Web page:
Fewer specialists willing to treat Medicaid patients, raising questions for expansion

The number of specialist physicians who are willing to treat patients enrolled in Medicaid is shrinking perilously and could complicate the program's planned expansion under federal healthcare reform, reports the New York Times.

Specialists willing to treat patients with disorders such as autism and spinal disorders are becoming increasingly rare, with such clinicians balking under continued cuts in Medicaid payments. An obstetrician in Louisiana receives about $1,000 to care for an expectant mother, compared to $2,400 from a private insurer.

"Having a Medicaid card in no way assures access to care," said James B. Aiken, a New Orleans physician who practices emergency medicine. Other primary care physicians often devote a day or more a week trying to find specialists to treat their Medicaid patients.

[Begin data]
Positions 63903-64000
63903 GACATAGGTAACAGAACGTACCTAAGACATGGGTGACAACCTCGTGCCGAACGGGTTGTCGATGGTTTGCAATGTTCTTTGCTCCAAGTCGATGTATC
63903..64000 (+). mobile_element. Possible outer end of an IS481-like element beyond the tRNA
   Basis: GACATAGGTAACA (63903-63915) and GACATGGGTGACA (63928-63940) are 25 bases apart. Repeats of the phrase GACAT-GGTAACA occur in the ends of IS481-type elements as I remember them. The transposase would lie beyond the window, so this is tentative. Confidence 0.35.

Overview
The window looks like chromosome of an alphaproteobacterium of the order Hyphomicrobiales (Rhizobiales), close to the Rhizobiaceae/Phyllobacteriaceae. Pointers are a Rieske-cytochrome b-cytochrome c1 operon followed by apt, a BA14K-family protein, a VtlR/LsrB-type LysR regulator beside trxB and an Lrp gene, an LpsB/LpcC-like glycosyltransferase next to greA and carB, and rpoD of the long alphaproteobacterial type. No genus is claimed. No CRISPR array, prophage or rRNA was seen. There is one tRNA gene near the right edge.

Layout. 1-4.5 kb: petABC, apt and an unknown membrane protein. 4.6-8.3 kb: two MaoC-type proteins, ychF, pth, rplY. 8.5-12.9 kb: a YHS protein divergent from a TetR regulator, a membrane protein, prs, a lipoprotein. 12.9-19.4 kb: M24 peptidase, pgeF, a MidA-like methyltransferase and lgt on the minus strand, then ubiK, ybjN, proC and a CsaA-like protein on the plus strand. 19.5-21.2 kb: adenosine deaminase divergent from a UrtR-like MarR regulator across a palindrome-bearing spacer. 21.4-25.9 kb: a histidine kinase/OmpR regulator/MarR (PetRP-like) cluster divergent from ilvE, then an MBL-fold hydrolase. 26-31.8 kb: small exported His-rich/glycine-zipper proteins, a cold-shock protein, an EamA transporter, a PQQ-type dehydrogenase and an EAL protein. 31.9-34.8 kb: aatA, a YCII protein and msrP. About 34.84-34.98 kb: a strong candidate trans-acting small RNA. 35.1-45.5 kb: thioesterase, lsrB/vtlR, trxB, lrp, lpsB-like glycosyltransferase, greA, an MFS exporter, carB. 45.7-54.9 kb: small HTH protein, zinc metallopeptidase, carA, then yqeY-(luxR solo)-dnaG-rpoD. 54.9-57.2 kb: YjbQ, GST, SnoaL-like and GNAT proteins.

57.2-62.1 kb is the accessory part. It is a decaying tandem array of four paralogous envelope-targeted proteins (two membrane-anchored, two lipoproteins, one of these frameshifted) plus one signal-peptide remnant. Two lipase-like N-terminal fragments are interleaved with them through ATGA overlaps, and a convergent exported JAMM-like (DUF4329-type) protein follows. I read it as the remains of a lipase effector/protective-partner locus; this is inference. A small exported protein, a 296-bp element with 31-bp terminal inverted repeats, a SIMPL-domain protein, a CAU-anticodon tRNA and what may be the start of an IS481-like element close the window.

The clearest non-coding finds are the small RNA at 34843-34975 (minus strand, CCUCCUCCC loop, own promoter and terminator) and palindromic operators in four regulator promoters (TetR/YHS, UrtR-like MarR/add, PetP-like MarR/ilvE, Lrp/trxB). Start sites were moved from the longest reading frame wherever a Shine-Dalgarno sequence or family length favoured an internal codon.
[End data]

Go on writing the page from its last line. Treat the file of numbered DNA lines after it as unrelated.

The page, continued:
Meanwhile, the Congressional Budget Office estimates that Medicaid enrollment will grow from its current 56 million to 76 million in the next decade as a result of the Patient Protection and Affordable Care Act. Primary care physicians will temporarily receive large payments, but not specialists.

For more information:
- Read the New York Times article
- Read the St. Petersburg Times editorial

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